Planned Refugee Center Burned Down in Belgium
Controversial asylum center in Bilzen was likely torched, investigators believe
A building that was planned to be converted into a controversial refugee center in Bilzen, Belgium, was burned down in a huge fire on Sunday.
The building has been the focus of protest over weeks and months after local officials approved plans to convert it into an asylum center to welcome foreign migrants.
Investigators believe the massive blaze, which severely damaged the building, was the result of arson.
Many are now questioning whether it was started due to strong opposition to the proposed migrant center that would occupy the premises.
Weeks before the fire broke out, intense protests had taken place– led by the national populist Vlaams Belang – against the asylum center being established in the neighborhood.
“There were no casualties,” fire brigade captain Frank Parthoens told Belgian daily newspaper Het Laatste Nieuws.
“We had the fire under control relatively quickly," Parthoens added.
"Now there are mainly fire extinguishers to extinguish the roof structure.”
A police spokesperson said in a statement: “There are material indications that it is definitely a matter of arson.”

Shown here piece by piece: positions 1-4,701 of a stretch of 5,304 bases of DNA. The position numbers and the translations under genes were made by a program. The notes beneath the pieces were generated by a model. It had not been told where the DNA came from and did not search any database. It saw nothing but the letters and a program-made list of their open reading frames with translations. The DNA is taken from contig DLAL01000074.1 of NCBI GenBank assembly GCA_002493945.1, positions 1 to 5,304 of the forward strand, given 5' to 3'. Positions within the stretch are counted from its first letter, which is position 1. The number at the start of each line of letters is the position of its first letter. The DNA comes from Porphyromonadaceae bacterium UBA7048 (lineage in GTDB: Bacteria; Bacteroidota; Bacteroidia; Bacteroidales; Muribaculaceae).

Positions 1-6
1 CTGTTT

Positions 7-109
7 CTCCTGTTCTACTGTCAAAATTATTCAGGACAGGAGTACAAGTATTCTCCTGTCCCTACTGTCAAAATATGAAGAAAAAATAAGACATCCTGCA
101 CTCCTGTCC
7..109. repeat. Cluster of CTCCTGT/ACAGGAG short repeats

“There are one or more offenders. The investigation has been in full swing since last night.”
Johan Sauwens, the mayor of Bilzen, also revealed that evidence of burglary was discovered in the building.
Previously, Migration Minister Maggie De Block had set plans in motion to convert the building into a center for asylum seekers in mid-December.
The move was triggered due to migrant centers across the country overflowing.
Due to a relentless flood of new migrants, Fedasil – Belgium’s government agency responsible for the admission of asylum seekers – has been scrambling to open new centers for the refugees.
The Red Cross says it’s “working with Fedasil to provide an answer to the growing need for reception places in our country, which is due to a longer asylum procedure, which means that the outflow of the number of asylum seekers is very low.”
“As a result, hundreds of new reception places are needed every month to provide everyone with shelter and basic necessities such as meals, sanitation, and clothing,” the organization adds.
Last month, a former floating prison was reported to be reopening as a reception center for "asylum seekers" in Ghent, Belgium.
The asylum camp is expected to open sometime in early December to tackle the influx of new migrants.